This paper tries to say in what sense truth is a norm, a thesis that Donald Davidson, whose view are examined, denies. After skteching his conception of rationality, it is argued that truth is a norm in only the sense that we ought to believe what we believe is true, not that we all to believe everything which is true. This minimal norm of truth is isolated and defended.
The identity theory of truth, according to which true thoughts are identical with facts, is very hard to formulate. It oscillates between substantive versions, which are implausible, and a merely truistic version, which is difficult to distinguish from deflationism about truth. This tension is present in the form of identity theory that one can attribute to McDowell from his views on perception, and in the conception defended by Hornsby under that name.
Simon Blackburn has shown that there is an analogy between the problem of moral motivation in ethics (how can moral reasons move us?) and the problem of what we might call the power of logical reasons (how can logical reasons move us, what is the force of the 'logical must?'). In this paper, I explore further the parallel between the internalism problem in ethics and the problem of the power of logical reasons, and defend a version of psychologism about reasons, (...) although not one of the Humean form. I discuss two forms of cognitivism: (i) a pure cognitivism and 'hard' realism modelled after Dancy's parallel conception in ethics: when we grasp logical reasons we grasp facts, which are directly known to us; (ii) a Kantian form of cognitivism, based on the idea that compulsion by reason goes with the capacity of reflection. I argue that (i) is implausible, and that (ii) fails to meet the internalist requirement. One would then seem to be left with what Dancy calls, about practical reasoning, psychologism about reasons. I sketch what might be such a psychologism. But it fails to account for the objectivity of logical reasons. I argue that the relevant state here is a form of dispositional knowledge of logical reasons. (shrink)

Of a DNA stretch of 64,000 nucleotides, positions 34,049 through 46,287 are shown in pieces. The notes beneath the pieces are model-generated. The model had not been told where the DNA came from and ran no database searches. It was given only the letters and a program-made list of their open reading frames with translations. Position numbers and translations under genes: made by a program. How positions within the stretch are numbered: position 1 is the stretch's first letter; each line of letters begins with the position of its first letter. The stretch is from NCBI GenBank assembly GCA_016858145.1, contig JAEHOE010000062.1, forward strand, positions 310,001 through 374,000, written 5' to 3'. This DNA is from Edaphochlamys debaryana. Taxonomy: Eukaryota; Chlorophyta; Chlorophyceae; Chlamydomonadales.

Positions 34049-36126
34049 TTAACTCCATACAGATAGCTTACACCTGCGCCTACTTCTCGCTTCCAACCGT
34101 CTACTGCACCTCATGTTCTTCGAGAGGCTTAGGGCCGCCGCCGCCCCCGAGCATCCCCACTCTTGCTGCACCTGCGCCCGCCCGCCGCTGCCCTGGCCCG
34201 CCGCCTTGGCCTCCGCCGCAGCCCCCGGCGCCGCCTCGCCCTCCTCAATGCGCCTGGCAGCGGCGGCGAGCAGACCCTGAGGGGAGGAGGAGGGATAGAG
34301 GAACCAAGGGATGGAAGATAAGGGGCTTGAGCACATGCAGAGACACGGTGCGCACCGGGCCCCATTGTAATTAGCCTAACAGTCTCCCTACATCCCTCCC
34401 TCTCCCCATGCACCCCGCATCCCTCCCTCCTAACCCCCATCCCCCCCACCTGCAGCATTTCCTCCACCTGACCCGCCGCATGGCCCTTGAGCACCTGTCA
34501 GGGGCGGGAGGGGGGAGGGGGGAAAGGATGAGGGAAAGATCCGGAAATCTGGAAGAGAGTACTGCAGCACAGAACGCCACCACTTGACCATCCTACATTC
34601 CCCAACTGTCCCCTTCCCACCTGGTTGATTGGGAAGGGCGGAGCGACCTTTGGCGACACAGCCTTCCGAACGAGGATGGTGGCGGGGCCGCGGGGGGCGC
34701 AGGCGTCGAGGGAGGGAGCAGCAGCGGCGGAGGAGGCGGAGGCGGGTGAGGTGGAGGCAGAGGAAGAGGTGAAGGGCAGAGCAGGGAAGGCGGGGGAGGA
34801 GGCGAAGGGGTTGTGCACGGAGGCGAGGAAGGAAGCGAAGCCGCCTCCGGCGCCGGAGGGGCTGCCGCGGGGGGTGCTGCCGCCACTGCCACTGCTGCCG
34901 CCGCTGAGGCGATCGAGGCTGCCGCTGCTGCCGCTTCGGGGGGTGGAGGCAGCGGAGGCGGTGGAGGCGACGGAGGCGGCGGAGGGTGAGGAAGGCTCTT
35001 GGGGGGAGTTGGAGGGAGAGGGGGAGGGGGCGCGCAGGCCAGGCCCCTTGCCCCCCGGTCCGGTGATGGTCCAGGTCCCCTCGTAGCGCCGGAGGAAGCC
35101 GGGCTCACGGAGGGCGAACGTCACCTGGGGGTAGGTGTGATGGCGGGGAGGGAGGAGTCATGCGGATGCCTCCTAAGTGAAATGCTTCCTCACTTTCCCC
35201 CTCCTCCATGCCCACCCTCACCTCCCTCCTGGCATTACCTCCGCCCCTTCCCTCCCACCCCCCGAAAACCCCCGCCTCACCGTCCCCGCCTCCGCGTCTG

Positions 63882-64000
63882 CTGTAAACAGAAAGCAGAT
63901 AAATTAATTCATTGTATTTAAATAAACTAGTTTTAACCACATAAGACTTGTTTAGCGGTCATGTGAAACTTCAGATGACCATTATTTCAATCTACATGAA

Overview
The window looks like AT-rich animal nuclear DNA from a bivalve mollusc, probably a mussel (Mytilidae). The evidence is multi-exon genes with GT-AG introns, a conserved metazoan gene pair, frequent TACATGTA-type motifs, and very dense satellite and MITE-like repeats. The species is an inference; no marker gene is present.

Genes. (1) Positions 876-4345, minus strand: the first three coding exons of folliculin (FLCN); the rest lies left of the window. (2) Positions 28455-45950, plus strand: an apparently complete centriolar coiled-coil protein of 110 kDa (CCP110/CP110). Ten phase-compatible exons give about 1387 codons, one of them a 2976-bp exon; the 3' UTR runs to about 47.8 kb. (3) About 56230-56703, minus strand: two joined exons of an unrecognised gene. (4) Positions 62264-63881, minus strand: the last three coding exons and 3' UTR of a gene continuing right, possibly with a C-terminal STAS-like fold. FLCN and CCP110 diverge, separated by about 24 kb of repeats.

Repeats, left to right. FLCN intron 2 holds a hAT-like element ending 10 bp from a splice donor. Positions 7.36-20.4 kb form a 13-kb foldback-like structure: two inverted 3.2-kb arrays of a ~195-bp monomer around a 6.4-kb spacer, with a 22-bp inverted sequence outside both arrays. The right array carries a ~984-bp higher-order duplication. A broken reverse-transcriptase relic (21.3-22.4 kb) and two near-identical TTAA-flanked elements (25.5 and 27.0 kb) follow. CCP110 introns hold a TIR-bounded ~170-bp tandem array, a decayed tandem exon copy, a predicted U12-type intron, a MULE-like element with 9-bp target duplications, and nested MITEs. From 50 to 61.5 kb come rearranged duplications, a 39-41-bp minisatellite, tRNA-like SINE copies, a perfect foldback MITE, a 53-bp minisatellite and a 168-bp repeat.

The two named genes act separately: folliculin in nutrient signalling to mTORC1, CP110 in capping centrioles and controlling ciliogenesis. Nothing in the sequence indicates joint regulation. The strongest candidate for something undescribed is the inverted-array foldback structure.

I discuss Ruth Marcus' conception of beliefs as dispositional states related to possible states of affaires. While I agree with Marcus that this conception accounts for the necessary distinction between belief and linguistic assent, I argue that the relationship between dispositional beliefs and our assent attitudes is more complex, and should include other mental states, such as acceptances, which, although they contain voluntary elements, are further layers of dispositional doxastic attitudes.
This article examines Keith Lehrer's distinction between belief and acceptance and how it differs from other accounts of belief and of the family of doxastic attitudes. I sketch a different taxonomy of doxastic attitudes. Lehrer's notion of acceptance is mostly epistemic and at the service of his account of the "loop of reason", whereas for other writers acceptance is mostly a pragmatic attitude. I argue, however, that his account of acceptance underdetermines the role that the attitude of trust plays in (...) his analysis of reason. (shrink)